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the university of texas at brownsville and texas southmost college • summer 2011



ORANGE & WHITE Our academic programs continue to focus on quality. In this issue you will read about the three new colleges we launched this year to focus on student success and the important health care needs of our region. You will also learn about the new accreditations in our College of Education that will bring increased employment opportunities for our graduates. Throughout the issue, you will also learn more about our advancement in research. Last year we were awarded 16 grants totaling $8 million in external funding. This fall we will open our new, state-funded Biomedical Research and Health Professions Building, providing critically needed teaching and research space. Beyond the important dollars research brings to our region, it has been a proven tool in engaging students, accelerating their progress toward graduation, and launching them into extraordinary opportunities. With so much to look forward to, there is no better time to be a Scorpion.

President’s Message

On September 1st we will commemorate the 20th anniversary of the establishment of UT Brownsville and its historic partnership with Texas Southmost College. This issue is therefore dedicated to the many people who have worked tirelessly to create this university on the southernmost tip of Texas on the border with Mexico. The impact of the university on the region has been extraordinary by any measure. We have increased educational opportunities by doubling the number of programs we offer and doubling the faculty who teach on campus. In turn, this has tripled the number of certificates and degrees awarded, now totaling more than 2,000 graduates each year. In addition, the university has become an important economic driver for our region, generating $234 million in economic activity last year alone. The quality of life is also enhanced through our cultural-arts programs that showcase international and local talent, as well as through the important biomedical research conducted. While our faculty, staff, students, alumni and community supporters can take great pride in our beginnings, we also look forward with anticipation to our future.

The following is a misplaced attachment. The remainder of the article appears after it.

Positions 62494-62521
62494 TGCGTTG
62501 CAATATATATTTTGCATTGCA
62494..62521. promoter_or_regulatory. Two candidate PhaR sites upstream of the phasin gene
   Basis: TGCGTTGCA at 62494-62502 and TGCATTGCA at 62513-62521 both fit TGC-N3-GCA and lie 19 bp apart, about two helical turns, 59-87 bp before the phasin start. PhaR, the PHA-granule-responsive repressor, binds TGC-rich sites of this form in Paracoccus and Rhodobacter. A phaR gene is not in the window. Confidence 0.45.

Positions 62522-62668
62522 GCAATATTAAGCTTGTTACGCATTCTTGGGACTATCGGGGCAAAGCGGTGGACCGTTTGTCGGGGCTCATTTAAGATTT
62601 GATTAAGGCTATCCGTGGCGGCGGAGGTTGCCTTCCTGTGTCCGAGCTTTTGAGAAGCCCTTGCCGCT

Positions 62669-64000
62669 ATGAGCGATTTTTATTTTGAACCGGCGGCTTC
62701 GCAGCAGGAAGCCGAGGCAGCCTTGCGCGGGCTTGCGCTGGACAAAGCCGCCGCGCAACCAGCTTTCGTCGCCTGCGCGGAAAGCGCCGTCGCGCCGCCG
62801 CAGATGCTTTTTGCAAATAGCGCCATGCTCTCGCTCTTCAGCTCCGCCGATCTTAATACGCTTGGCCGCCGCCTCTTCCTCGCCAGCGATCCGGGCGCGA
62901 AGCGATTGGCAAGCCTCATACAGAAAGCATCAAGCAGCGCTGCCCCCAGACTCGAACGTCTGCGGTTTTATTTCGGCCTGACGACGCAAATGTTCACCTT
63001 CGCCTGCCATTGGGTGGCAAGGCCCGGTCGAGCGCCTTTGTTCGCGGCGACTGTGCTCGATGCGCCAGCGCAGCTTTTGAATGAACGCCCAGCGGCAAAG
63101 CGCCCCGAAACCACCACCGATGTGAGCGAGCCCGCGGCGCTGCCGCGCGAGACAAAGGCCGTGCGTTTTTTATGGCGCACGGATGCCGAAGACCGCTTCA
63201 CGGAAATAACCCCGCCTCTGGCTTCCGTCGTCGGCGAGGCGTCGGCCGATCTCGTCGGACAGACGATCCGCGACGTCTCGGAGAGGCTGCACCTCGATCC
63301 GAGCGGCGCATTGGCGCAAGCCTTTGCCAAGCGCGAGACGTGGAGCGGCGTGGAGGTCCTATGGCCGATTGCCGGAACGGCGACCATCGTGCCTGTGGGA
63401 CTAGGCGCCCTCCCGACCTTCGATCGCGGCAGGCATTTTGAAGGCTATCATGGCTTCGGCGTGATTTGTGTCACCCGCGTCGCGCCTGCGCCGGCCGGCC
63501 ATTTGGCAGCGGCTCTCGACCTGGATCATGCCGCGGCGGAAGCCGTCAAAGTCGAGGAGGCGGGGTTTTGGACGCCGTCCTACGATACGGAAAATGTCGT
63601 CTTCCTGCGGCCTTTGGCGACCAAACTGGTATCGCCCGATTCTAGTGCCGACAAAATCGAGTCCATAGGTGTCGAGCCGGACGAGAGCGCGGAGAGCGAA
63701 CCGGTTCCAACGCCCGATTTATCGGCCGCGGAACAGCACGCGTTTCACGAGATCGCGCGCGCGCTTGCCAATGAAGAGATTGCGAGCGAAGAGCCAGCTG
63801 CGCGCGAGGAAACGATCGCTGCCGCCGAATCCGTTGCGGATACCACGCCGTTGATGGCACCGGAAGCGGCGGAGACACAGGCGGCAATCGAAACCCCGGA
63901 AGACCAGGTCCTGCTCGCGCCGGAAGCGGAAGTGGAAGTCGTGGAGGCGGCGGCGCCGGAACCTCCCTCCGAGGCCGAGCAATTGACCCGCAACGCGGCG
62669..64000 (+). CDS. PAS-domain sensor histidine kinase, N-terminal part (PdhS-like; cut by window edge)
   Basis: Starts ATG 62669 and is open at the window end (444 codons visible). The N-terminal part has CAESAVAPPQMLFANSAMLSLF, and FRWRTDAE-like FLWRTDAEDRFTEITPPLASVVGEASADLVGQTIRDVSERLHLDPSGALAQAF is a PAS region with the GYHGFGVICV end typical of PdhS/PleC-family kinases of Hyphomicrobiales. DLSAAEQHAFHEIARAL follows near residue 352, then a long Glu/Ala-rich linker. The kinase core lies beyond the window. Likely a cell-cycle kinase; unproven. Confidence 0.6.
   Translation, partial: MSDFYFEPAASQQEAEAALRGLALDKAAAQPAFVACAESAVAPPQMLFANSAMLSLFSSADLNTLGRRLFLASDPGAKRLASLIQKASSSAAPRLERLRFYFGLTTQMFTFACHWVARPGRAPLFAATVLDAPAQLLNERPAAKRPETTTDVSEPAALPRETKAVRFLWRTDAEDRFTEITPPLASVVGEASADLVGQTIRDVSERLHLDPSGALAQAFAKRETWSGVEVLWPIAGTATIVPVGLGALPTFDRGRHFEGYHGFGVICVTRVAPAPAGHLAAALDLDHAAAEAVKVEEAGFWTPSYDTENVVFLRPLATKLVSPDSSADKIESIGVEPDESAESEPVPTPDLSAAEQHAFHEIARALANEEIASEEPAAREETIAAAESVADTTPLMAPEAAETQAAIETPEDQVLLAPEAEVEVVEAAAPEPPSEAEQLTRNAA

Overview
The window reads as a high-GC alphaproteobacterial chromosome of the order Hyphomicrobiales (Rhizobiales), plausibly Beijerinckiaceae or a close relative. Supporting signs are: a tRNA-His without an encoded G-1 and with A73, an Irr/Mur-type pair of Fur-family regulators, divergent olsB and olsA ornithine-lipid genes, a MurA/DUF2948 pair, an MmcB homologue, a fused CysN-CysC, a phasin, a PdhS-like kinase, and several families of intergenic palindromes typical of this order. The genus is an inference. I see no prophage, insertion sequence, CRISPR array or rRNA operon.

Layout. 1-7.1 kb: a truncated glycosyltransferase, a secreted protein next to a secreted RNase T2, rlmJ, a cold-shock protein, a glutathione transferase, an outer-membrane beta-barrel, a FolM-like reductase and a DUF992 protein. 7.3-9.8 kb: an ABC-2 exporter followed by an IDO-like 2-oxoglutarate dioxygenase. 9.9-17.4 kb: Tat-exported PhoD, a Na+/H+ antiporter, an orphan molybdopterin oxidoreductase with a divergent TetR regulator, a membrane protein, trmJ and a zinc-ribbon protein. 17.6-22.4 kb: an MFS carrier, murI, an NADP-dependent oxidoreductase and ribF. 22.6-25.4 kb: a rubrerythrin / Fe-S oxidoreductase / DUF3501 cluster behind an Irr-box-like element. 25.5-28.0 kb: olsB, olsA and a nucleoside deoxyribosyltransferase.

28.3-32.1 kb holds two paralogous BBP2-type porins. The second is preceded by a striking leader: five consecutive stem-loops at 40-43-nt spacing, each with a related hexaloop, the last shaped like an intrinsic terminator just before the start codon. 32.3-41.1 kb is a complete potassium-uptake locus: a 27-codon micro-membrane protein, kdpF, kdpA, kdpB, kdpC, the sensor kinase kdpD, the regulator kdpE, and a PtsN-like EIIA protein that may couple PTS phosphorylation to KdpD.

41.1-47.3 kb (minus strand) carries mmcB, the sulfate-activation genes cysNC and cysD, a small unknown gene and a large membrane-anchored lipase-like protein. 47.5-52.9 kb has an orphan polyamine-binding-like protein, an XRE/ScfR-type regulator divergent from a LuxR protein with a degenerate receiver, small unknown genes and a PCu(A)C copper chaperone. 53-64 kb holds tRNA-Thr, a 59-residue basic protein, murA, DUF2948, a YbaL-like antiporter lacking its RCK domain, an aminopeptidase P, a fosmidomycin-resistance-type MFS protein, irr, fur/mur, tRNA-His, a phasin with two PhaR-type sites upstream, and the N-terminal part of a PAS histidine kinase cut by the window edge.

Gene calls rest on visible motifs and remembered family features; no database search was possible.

Juliet V. García, Ph.D., President

Contents 2 President’s Message 3 College of Biomedical Sciences and Health Professions and

College of Nursing – Defining Health Care and Research

4 4

University College – Helping Freshmen Thrive

College of Science, Mathematics and Technology – Taking Technology to Another Level

5 College of Liberal Arts – Researching the Mind-body Connection 6 College of Education – The Science of Teaching 7 School of Business – Focusing on the Future 8 Chess Team Places in President’s Cup 9 Alumni Profile – Rusty Brechot 10 In My Own Words – Selina Duran 11 The Scorpion Fund Campaign

The University of Texas at Brownsville and Texas Southmost College

College of Biomedical Sciences and health professions |

College of nursing

Defining Health Care and Research The university has established two new health care related colleges to better meet community, industry and student demand for health care professionals, including the potential to create new degree programs. The College of Biomedical Sciences and Health Professions, formerly the School of Health Sciences, encompasses the Department of Allied Health and the new Department of Biomedicine. The vocational, associate, bachelor’s and master’s nursing-degree programs are now in the College of Nursing. Dr. Eldon Nelson, Interim Dean of the College of Biomedical Sciences and Health Professions, said the college is looking at creating a new health-psychology major and possibly offering a doctorate in physical therapy. “There’s a nationwide thrust in almost all of the health professions, and certainly nursing and others are trying to elevate the academic status of their professionals,” said Nelson. Dr. Nora Montalvo-Liendo, an Assistant Professor in the College of Nursing, traveled to Cuba to visit hospitals and medical schools as an American Public Health Association delegate. She also presented “Victimization and Revictimization of Women Living with Violence” at the 17th annual International Conference of the Nursing Network on the Violence Against Women in New Zealand. The Medical Laboratory Program had 16 students for its first spring professional certification program for phlebotomy. The six-credit-hour certification enables students to receive state certification. Plans are to offer the phlebotomy certification program each spring semester. UTB/TSC now has a collaboration agreement to have five students each year gain early, conditional admission to The University of Texas Health Science Center at Houston. Students will spend four years at UTB before taking classes in Houston.





University college

College of Liberal Arts

Helping Freshmen Thrive

researching the mind-body connection The Alpha Alpha Mu Chapter of Phi Alpha Theta, the national history honor society, hosted the Second Annual Rio Grande Valley Historical Conference in February. Panels covered a variety of subjects, including premodern world history, Nazi Germany and the Holocaust, biography as history, regional identity in history, and the teaching of world history.